There is a wonderful connection between these three things. Literary buffs could tell you exactly what it is. For us, it was a perfect topic to discuss as we rowed along one of the most lovely lake shores in Europe this past May.
Ernest Hemingway stayed in Stresa, which is on the western section of Lago Maggiore, in 1918. He returned multiple times, having proclaimed something like “This place beats paradise all to hell.” – we agree. During his first stay he was convalescing from a war injury and apparently spent his days rowing including to Isola Pescatori, which we passed during our rowing trip. Hemingway stayed at the Grand Hotel des Iles Borromées. It seems that the hotel bar has memorabilia of Hemingway’s times there, including a photo of him rowing. Ten years after his first visit to Lago Maggiore, A Farewell to Arms was published in 1928, with Frederic Henry as the protagonist. It is a long plot line based on World War I, but the part that interested us as we rowed the lake is that Henry undertook a daring escape from Italian police to the safe have of neutral Switzerland. One dark and stormy night (really, apparently it was very windy and rainy) in November, Henry and his heavily pregnant lover rowed through the night from Stresa into Switzerland.
“You aren’t in Switzerland until you are in Brissago” says the person who gave Henry the boat in Stresa. From our position on the water, we could clearly tell where the Swiss border at Brissago was, just from the differences in architecture. Maybe not so evident in 1918, but apparently Henry and Catherine found it just fine.
Henry and Catherine’s row, in a fixed seat boat, was 35 km and it took eight hours. From Book 4 Chapter XXXVII of A Farewell to Arms:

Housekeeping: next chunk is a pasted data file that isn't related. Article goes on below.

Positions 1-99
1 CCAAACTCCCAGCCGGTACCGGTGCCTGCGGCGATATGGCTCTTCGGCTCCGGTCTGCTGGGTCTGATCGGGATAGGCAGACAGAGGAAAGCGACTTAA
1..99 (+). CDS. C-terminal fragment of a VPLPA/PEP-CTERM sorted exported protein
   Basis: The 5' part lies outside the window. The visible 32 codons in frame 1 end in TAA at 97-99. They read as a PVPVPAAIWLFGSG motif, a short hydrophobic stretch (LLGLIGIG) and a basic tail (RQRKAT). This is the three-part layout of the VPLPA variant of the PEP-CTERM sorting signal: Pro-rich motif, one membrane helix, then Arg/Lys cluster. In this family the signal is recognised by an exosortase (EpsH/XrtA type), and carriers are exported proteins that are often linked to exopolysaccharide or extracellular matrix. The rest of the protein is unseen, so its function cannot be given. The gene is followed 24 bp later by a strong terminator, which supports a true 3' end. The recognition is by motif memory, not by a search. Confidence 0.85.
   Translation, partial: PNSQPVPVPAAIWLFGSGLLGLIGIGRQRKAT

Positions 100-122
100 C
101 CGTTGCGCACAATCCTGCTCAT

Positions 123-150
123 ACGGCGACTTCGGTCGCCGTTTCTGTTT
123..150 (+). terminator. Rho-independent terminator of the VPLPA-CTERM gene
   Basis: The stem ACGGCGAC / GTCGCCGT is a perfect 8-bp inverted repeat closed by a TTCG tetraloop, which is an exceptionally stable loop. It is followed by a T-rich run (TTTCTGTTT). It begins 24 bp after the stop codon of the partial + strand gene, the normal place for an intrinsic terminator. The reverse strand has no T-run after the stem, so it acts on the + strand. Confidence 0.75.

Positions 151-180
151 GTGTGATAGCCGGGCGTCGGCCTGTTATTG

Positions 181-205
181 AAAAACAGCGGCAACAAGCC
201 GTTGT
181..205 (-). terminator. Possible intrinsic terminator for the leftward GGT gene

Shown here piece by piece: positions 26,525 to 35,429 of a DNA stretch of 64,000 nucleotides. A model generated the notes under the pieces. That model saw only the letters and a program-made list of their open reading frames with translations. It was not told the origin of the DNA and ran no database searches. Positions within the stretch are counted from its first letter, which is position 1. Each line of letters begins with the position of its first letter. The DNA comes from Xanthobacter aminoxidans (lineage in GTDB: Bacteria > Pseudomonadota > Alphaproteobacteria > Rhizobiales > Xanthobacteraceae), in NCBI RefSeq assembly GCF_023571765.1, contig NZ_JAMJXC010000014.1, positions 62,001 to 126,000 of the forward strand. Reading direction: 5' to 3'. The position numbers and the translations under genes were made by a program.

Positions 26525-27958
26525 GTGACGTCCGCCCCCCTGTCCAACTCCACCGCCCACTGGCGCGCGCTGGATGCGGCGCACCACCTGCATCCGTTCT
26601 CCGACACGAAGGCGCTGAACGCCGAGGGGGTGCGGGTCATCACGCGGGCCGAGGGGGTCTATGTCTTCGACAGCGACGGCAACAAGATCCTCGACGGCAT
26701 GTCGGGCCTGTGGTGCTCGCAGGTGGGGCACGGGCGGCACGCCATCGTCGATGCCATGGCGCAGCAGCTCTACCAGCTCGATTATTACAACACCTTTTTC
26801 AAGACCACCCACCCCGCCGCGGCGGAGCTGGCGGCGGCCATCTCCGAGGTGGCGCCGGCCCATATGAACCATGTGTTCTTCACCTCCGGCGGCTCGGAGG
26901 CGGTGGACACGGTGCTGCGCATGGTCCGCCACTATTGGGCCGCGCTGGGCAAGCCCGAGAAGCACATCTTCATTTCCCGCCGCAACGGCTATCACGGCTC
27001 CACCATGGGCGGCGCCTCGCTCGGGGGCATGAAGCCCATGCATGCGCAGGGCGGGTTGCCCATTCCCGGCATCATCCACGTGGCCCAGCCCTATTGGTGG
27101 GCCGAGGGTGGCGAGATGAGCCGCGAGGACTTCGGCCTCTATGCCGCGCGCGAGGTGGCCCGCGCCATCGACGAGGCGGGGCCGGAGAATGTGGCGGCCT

I rowed in the dark keeping the wind in my face. The rain had stopped and only came occasionally in gusts. It was very dark, and the wind was cold. I could see Catherine in the stern but I could not see the water where the blades of the oars dipped. The oars were long and there were no leathers to keep them from slipping out. I pulled, raised, leaned forward, found the water, dipped and pulled, rowing as easily as I could. I did not feather the oars because the wind was with us. I knew my hands would blister and I wanted to delay it as long as I could. The boat was light and rowed easily. I pulled it along in the dark water. I could not see, and hoped we would soon come opposite Pallanza.
Source: https://archive.org/stream/farewelltoarms01hemi/farewelltoarms01hemi_djvu.txt (Any errors in the punctuation are mine)
Our row on Lago Maggiore in May was in the daytime and in coxed coastal quad with sliding seats. We rowed under a hot sun with excellent views of the beautiful scenery, and definitely not for eight hours at a time. Our longest day was about 28 km, including a lovely lunch break.
Maybe we should try A Farewell to Arms re-enactment row from Stresa to Brissago sometime, although I would not choose November. A moonlit summer night might be fun. 2018 would be the 100th anniversary of Hemingway’s first stay in Stresa and the 90th for the book’s publication. Can’t wait that long? Join us this September and we can discuss as we row beautiful Lago Maggiore.